Rich Corso named to Water Polo Hall of Fame

Nick Settelmayer

Former Harvard-Westlake Head Water Polo coach Rich Corso was voted into the USA Water Polo Hall of Fame on April 9, and his induction ceremony will be May 30 in Costa Mesa, near USA Water Polo’s Headquarters in Huntington Beach.
During Corso’s 20-year tenure at Harvard-Westlake, his teams won two CIF championships, were runners up seven times, and finished in the semifinals five times. Corso coached the 1992-96 USA Men’s National Team, leading them to the 1996 Summer Olympics in Atlanta and to a gold medal in the 1995 Pan-American Games. Before that, Corso coached the Canadian Men’s National Team to a gold medal in the 1991 Pan-American Games, and coached the USA National Junior Team from 1984 to 1988.
Corso left Harvard-Westlake in 2005 to coach women’s water polo at the University of California, Berkeley.
“I’m still in shock to be quite honest,” Corso said. “I guess it hasn’t hit yet, and, and it’s probably because I’m in the middle of a championship season at Berkeley, but you know the reason why I believe that this honor has come to me is because the great mentors that I’ve had.”
Cal Berkeley, which hadn’t even been in the NCAA Playoffs before his arrival, has made the postseason each year since 2010. As of press time, Cal is ranked fourth in the nation, and has a win over first-ranked Stanford University, a far cry from the team he inherited when he went to Cal.
“When I was at Harvard, it took a few years to change the culture,” Corso said. “It took two or three years to change the culture as far as sports/academics, and then at Cal, it took six years. But once you get those kids who are committed to academic excellence, and becoming great players and playing on great teams, it’s the same.”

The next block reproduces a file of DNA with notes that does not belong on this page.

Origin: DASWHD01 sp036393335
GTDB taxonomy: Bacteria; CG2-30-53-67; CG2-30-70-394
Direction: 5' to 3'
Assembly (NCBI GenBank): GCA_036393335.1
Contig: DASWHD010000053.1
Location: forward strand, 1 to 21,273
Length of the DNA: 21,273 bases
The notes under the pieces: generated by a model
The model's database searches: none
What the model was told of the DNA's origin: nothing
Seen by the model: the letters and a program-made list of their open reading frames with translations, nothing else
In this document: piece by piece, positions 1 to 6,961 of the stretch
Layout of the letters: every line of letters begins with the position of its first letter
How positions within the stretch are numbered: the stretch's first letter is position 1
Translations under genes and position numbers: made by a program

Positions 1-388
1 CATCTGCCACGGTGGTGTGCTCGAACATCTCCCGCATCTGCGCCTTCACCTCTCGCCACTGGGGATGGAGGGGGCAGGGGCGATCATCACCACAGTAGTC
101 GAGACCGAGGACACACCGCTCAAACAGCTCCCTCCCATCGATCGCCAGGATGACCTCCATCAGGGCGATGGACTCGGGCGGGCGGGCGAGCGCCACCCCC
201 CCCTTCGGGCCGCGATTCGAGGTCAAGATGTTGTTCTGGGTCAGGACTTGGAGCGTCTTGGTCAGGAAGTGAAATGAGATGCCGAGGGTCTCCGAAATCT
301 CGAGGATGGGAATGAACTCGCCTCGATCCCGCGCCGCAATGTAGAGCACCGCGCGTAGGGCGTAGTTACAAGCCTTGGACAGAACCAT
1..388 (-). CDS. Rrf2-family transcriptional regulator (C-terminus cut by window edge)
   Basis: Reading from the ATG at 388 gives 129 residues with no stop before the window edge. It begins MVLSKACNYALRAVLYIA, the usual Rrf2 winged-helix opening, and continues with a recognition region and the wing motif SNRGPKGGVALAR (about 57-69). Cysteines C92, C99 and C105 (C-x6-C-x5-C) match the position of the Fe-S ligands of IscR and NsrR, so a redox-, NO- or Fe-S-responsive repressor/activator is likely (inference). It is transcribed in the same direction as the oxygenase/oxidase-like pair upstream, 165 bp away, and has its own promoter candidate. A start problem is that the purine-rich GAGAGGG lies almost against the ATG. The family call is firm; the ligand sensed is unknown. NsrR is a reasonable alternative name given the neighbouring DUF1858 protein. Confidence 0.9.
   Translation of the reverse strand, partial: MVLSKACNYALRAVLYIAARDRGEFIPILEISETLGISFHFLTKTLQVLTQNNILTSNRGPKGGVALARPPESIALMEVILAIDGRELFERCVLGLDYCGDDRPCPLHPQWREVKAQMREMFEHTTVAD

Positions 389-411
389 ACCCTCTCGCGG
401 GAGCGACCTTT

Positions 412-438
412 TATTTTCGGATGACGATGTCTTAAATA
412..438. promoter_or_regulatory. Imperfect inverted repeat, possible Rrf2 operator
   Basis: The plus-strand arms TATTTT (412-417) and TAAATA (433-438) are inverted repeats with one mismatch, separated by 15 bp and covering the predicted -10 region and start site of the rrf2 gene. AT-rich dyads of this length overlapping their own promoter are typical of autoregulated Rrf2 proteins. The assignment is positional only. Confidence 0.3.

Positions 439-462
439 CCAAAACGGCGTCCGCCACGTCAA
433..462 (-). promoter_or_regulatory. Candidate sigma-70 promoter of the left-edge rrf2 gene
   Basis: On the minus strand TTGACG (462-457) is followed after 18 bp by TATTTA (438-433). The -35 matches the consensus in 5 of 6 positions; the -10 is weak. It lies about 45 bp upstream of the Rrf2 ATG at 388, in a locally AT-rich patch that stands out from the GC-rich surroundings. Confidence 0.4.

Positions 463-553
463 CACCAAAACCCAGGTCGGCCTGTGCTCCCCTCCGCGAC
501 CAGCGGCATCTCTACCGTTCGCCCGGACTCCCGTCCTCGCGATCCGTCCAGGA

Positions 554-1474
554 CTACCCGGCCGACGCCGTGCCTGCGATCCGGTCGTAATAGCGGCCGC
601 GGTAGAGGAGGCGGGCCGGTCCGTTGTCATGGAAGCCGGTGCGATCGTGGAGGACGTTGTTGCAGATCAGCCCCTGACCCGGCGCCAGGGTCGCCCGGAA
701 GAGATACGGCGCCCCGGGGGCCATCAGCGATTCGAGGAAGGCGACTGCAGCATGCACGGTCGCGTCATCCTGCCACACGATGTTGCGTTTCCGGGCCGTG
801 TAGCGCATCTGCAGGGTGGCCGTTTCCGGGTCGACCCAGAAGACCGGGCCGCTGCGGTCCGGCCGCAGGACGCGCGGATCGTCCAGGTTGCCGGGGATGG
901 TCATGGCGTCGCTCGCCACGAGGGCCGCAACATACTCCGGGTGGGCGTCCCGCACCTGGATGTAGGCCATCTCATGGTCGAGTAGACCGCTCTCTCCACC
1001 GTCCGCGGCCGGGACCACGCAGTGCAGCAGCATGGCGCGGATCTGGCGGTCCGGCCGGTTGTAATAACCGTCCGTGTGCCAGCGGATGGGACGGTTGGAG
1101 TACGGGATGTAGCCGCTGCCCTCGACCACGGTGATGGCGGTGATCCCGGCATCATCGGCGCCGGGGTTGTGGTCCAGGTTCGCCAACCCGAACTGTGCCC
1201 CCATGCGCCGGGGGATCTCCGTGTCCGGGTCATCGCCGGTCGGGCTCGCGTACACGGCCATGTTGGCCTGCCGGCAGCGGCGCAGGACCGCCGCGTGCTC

As a coach who has worked at schools that offer both rigorous curriculums and rigorous athletic programs, Corso understands how much work it takes to balance academics and athletics. Still, Corso believes that the best players should be able to handle that.
“You know that we [Harvard-Westlake] were going to train hard and try and play the best people in the country every year,” Corso said. “But at the same time, they had to balance that with their studies. It wasn’t a secret after my second year, that if you’re going to be on the water polo team, that this is what it takes.”
Whether or not the team that Corso coaches each year is elite or not, he goes into each season wanting his players to have the same mindset to always push themselves beyond their limits, he said.
“The biggest thing that I was always trying to accomplish at Harvard was to get kids to overachieve, and our goal every year was to work harder and be smarter than anybody that we played against,” Corso said. “I think it’s just balance, you know? Kids that came out and played polo knew what they were getting themselves into.”
Even after changing the culture of two programs and working his way into the USA Water Polo Hall of Fame, Corso is still amazed at his accomplishments.
However, the most important thing to Corso is his love for the game.
“If you don’t consider yourself a teacher, then you’re not going to be a good coach,” Corso said. “So every day I used to look forward to practice, it was the best part of the day. It was a part of the day, where it was a great break from academics, because this is the thing about Harvard-Westlake, everybody is serious. When you go to one class, when you go to your French class, everyone is serious. When you go to your math class, everyone is serious. Nobody is taking it easy, but everyday at practice I enjoyed.”
Corso said when he started at Harvard-Westlake in 1985, the program needed improvement.
“Winning our first CIF championship for the school was really gratifying, because when I got there, they were really, really bad,” Corso said. “They had a program but we were one of the worst teams in California. So having a bunch of kids coming together, and they had never won anything before, that was just so exciting.”